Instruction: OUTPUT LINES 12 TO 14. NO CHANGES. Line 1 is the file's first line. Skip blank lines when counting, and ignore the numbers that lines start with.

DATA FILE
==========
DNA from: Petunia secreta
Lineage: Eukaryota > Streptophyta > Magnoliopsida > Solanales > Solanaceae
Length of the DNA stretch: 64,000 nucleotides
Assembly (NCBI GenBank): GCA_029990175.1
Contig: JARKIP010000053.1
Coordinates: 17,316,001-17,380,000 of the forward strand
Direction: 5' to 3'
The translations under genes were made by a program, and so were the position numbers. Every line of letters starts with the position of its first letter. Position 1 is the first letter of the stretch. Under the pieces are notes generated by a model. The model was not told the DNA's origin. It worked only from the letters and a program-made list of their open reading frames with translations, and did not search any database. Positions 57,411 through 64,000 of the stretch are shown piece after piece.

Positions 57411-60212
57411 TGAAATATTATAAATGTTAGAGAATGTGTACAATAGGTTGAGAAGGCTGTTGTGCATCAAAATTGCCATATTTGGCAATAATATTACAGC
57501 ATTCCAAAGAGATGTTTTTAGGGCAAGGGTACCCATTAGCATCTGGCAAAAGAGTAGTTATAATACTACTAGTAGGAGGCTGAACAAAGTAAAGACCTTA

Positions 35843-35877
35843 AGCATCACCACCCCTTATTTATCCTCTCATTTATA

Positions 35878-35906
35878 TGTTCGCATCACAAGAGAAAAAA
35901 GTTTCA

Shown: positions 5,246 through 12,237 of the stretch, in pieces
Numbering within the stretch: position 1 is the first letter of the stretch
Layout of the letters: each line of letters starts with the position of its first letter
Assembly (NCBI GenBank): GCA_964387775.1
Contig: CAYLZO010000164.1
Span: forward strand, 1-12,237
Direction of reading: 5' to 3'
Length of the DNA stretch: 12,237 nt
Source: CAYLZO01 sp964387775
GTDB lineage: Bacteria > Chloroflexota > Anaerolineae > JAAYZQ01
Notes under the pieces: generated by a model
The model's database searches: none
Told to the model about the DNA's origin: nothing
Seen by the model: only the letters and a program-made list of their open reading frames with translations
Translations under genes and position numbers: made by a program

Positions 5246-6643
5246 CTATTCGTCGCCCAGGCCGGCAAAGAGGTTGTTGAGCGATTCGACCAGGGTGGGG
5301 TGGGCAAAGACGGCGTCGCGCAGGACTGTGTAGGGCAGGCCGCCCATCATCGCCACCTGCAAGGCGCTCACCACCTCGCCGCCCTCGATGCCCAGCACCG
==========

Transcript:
Positions 35843-35877
35843 AGCATCACCACCCCTTATTTATCCTCTCATTTATA

Positions 35878-35906